Friday, April 15, 2011

Does This Mean I'm an Adult Now?

Two weeks ago, on April Fool's Day, I woke up hearing the theme song from Jaws in my head, and for a moment I couldn't figure out why. I've included the audio to it below, just to help you understand how ominous the morning suddenly seemed to me.

I thought, "Self, you don't normally wake up hearing the Jaws theme song in your head, unless you just had that nightmare again about how the Kardashian sisters suddenly decided they wanted to be your best friend and you decided the only natural response was to dive into an ocean full of sharks because that would be less scary. Why oh why do you feel like something bad is about to happen?"

And then I realized that nothing was about to happen. It had already happened before I even woke up.


Not yet! I'm not ready! I can't go through with it! Why is this happening to me?

It was my thirtieth birthday. This was my reaction:

Okay. So maybe turning thirty isn't as scary as being ambushed by Norman Bates wielding a knife while I'm in the shower. But the terror was real. I am now three decades old.

Those of you who turned thirty years ago are probably rolling your eyes and shaking your heads. You're probably thinking, "Thirty isn't old. Just wait until you're watching a commercial for arthritis medication and you point at one of the actors and say, 'I went to high school with that guy!'"

I know thirty isn't that old. But I did look in the mirror on my birthday, and to my dismay I saw lines in my face that I'd never noticed before. Maybe that was Mother Nature's "gift" to me, as if she was saying, "Happy Birthday to you, CHUMP! You didn't think you'd look young forever, did you? Hahahahaha!"

But the truth is, I started teaching college students when I was in my early twenties, and that was enough to make me prematurely age by at least ten years. The first time I got to sit on the other side of the desk was when I first started feeling like an adult, because it was if I had stepped into this different phase in my life that my students hadn't yet experienced.

I didn't mention my birthday before because I was kind of reluctant to admit that I wasn't twenty-nine anymore. I liked being twenty-nine. I thought that maybe I could just pretend to be twenty-nine for a few more years. But I do actually feel older. For example, maybe if I was fifteen years younger, I'd think guys like Taylor Lautner and Justin Bieber were cute. But all I can think when I look at them is, "They look so young." I also think, "It'd be nice if I could watch either of them without wondering if they ever feel like throwing up after spouting sickeningly sweet lines that make teenage girls swoon and make adult women like me think that real guys never talk like that unless they're chatting up the girl who looks like a supermodel and also happens to be ten years younger than me."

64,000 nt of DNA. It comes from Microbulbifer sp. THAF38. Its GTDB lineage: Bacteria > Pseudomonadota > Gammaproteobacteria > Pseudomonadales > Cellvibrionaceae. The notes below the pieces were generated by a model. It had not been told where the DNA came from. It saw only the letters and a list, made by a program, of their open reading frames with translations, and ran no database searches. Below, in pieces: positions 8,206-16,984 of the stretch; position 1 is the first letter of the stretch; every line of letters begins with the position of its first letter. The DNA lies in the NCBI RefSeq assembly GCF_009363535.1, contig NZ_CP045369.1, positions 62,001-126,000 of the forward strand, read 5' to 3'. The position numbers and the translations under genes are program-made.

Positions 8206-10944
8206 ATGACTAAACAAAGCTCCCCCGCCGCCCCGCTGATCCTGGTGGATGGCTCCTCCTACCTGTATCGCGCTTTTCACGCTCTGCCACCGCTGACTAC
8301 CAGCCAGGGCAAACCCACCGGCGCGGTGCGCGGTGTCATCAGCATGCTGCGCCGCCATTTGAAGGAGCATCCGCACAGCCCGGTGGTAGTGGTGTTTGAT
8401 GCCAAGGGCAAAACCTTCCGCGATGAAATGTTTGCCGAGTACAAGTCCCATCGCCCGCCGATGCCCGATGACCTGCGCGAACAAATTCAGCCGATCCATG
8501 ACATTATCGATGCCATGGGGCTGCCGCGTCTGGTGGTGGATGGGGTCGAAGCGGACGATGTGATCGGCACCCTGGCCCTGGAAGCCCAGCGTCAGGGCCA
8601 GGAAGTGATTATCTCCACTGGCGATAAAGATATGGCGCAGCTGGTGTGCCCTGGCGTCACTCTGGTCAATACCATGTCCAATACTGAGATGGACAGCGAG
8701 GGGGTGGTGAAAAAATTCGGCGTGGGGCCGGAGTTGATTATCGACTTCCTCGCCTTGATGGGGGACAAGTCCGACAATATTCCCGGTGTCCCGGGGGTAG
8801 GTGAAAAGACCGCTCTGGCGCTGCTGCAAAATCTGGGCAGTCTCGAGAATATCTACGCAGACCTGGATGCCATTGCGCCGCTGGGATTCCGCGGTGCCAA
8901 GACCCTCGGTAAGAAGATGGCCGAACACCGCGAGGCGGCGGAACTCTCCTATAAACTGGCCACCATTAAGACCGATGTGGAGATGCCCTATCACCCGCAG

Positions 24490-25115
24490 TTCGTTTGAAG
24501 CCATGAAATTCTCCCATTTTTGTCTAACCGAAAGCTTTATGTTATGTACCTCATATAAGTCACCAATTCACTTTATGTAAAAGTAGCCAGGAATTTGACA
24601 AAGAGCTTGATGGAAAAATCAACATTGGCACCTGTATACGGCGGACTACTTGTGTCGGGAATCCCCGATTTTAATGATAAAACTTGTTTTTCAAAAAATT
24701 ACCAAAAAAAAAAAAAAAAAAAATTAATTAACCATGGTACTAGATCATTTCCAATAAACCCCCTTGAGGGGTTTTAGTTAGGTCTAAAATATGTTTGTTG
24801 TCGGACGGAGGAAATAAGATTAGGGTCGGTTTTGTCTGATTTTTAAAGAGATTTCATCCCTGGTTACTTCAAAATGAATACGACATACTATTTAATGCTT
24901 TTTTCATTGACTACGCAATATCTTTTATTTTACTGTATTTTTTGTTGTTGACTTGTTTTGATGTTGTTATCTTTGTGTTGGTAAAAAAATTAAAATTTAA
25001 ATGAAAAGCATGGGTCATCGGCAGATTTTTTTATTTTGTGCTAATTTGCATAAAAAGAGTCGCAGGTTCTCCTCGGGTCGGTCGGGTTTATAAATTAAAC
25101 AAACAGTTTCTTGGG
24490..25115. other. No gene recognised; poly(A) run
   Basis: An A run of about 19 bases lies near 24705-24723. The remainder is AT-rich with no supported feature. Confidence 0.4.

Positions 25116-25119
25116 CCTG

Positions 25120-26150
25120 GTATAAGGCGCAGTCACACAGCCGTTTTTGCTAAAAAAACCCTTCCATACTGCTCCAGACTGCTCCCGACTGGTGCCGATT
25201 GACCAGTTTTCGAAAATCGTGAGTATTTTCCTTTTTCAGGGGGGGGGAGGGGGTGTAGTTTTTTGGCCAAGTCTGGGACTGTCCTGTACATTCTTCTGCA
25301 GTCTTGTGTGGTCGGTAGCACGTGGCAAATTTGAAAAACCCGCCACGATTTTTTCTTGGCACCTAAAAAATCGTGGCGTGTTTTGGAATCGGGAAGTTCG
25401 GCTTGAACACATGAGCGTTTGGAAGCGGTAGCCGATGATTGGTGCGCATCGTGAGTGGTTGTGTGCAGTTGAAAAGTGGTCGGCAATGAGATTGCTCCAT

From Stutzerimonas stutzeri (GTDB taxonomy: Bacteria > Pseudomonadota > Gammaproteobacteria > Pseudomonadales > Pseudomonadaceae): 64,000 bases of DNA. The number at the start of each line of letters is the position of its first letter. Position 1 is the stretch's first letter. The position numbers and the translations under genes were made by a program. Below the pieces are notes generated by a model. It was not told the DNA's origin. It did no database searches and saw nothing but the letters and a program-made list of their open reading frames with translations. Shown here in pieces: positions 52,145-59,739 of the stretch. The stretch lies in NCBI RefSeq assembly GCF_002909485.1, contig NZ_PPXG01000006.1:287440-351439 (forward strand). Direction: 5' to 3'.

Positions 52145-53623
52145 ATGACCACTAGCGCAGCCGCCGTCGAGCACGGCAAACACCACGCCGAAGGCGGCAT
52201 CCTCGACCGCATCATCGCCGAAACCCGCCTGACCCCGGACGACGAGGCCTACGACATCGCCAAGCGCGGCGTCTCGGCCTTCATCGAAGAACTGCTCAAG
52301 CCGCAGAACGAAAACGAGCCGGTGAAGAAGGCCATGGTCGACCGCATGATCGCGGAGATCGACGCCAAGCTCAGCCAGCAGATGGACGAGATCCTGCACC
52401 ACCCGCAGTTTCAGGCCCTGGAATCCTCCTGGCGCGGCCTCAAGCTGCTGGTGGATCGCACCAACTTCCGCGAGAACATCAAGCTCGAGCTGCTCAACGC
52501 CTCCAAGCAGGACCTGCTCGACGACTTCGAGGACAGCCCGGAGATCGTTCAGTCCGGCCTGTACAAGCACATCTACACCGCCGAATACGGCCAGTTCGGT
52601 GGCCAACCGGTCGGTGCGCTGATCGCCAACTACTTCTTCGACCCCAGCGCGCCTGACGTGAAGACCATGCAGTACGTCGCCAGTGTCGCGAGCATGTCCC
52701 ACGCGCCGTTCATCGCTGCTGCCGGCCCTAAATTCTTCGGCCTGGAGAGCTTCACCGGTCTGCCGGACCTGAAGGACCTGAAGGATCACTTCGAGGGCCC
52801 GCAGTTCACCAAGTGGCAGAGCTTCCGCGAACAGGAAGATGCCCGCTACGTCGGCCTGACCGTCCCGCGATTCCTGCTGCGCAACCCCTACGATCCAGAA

I have to admit that I thought I'd be in a different place by the time I was thirty. When I was twenty, I thought that I'd be married by the time I was thirty. I thought I'd be done with my Ph.D. I thought I'd have a full-time salary, a house, and a car. I thought I'd be living in some college town teaching literature and writing to students who were enthusiastic about learning or at least could get through a full hour of class without discreetly watching videos on their cell phones.

Instead, I'm thirty years old and I'm still single. I've been on a series of awkward/bad/boring/makes me want to ditch him but I don't want to be rude except he doesn't seem to mind being rude seeing as how he's spent the past hour talking about himself without asking me any questions and didn't even offer to pay for my drink but WHATEVER dates that I've become just a tad cynical.

I'm not done with graduate school, mainly because getting a master's degree and a Ph.D. took a lot longer than I thought. It's also a lot more mind-numbing, soul-sucking, makes you want to cry yourself to sleep but you can't sleep now you have seven more chapters of critical theory to read and fifty more papers to grade so suck it up SLACKER than I thought, but that's another story.

I don't have a full-time salary, because I can't work full-time while I'm in graduate school, which is a full-time job in itself. So instead I (barely) get by with part-time jobs that pay me just enough money to buy ramen noodles for dinner.

I don't have a house or live in a college town. I rent an apartment and live in Chicago, a city I love but that also annoys the hell out of me sometimes, or maybe I've just been living here for too long. I don't have a car; I take the bus and the train, where it is not unusual to sit next to someone who will start yelling at you or hitting on you if you look at him or her for a split second (or even if you don't look).